And then some BIG NEWS... the bike is invited to be shown in The One Motorcycle Show in Portland. For those who have never been, the One Show began 11 years ago as a very small local moto show to highlight local Portland builders. Over the years it has grown in size and prestige. It is now one of the best custom motorcycle shows in the country and entry is by invitation only. This would be my 6th bike to be in the show. This is just fantastic!!!


Its early February so rain and snow are very possible. I would build a giant box on the back of my daughters truck to keep the bike covered during the journey.

20200204_135903 by andbike, on Flickr


The view outside the Veterans Memorial Colosseum, Portland OR. Their largest venue to date...

20200208_154459 by andbike, on Flickr


All set up and the gawking begins.

20200208_124629 by andbike, on Flickr

For the first time the organizers have added indoor dirt track racing making this an epic event!

Racers lined up ready to race in their best racing gear!

20200208_153153 by andbike, on Flickr

20200208_210201 by andbike, on Flickr

I always enjoy my time in Portland meeting with old friends and often making new friends. I'm not sure what will happen next year with C-19 rules, but I hope to be back to The One Show sometime soon!

20200209_125302 by andbike, on Flickr


Again, a very big thanks to KPKE and Butch for the donated parts!!! ...and CHEEZ still owes me a bike wash

Last edited by Frame Maker; 11-25-2020 at 12:28 PM..
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Old 11-25-2020, 02:14 PM   #26
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Great write up. I ran into an old friend of yours in Eureka today. Chaz Lord. Old RZ guy, and a 2 strike friend of mine.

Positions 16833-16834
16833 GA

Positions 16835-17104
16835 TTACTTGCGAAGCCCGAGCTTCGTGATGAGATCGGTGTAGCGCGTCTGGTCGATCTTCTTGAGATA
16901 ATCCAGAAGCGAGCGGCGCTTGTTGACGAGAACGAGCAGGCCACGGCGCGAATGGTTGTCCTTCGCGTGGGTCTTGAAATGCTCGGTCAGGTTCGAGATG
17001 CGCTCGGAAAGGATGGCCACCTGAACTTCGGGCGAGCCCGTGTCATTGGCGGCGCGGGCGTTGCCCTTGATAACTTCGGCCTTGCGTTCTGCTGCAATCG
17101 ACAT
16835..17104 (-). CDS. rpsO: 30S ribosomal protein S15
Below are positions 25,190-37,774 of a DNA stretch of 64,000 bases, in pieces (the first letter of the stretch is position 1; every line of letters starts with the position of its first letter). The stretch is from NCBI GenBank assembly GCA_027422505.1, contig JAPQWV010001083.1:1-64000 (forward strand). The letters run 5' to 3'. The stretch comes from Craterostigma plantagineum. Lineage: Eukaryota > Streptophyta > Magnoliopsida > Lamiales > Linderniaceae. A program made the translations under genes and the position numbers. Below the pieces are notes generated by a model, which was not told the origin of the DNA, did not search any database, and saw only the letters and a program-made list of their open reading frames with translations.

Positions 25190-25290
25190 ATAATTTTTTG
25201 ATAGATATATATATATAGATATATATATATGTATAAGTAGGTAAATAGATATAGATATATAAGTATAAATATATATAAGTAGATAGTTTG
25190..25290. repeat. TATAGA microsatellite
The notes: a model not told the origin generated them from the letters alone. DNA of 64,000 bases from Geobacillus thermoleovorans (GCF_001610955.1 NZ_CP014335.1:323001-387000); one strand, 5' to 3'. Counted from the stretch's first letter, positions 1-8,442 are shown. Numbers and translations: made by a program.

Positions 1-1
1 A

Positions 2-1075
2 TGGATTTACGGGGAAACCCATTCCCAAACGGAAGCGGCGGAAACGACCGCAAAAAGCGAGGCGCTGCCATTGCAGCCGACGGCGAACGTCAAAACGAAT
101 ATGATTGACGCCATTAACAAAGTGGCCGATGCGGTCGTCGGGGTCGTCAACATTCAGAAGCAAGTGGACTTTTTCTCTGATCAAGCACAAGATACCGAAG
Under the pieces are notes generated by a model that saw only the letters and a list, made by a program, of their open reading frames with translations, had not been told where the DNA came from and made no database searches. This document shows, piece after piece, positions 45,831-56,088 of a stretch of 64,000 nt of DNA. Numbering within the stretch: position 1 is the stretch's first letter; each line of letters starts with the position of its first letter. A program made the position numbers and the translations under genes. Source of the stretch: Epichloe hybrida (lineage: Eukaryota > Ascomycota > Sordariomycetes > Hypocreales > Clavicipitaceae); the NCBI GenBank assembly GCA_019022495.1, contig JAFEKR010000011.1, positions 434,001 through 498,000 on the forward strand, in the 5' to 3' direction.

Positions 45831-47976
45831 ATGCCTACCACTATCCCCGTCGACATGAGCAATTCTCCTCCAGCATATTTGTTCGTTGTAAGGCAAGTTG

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Old 11-25-2020, 03:27 PM   #27
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Great write up. I ran into an old friend of yours in Eureka today. Chaz Lord. Old RZ guy, and a 2 strike friend of mine.
Thats funny... I bought some RZ parts from a guy in Santa Rosa a few weeks ago, and of course we both know Chaz. I guess there was a time when if you had an RZ350 on the west coast, you'd end up doing business with Chaz. I remember going into the shop behind his house in Santa Rosa and it was filled floor to ceiling with RZ parts. Then he had a huge pile of bare frames behind the shop. He's a good guy. I like Chaz.
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Old 11-25-2020, 03:34 PM   #28
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A bike wash might could happen.

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Old 11-25-2020, 03:47 PM   #29
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A bike wash might could happen.

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Old 11-25-2020, 04:57 PM   #30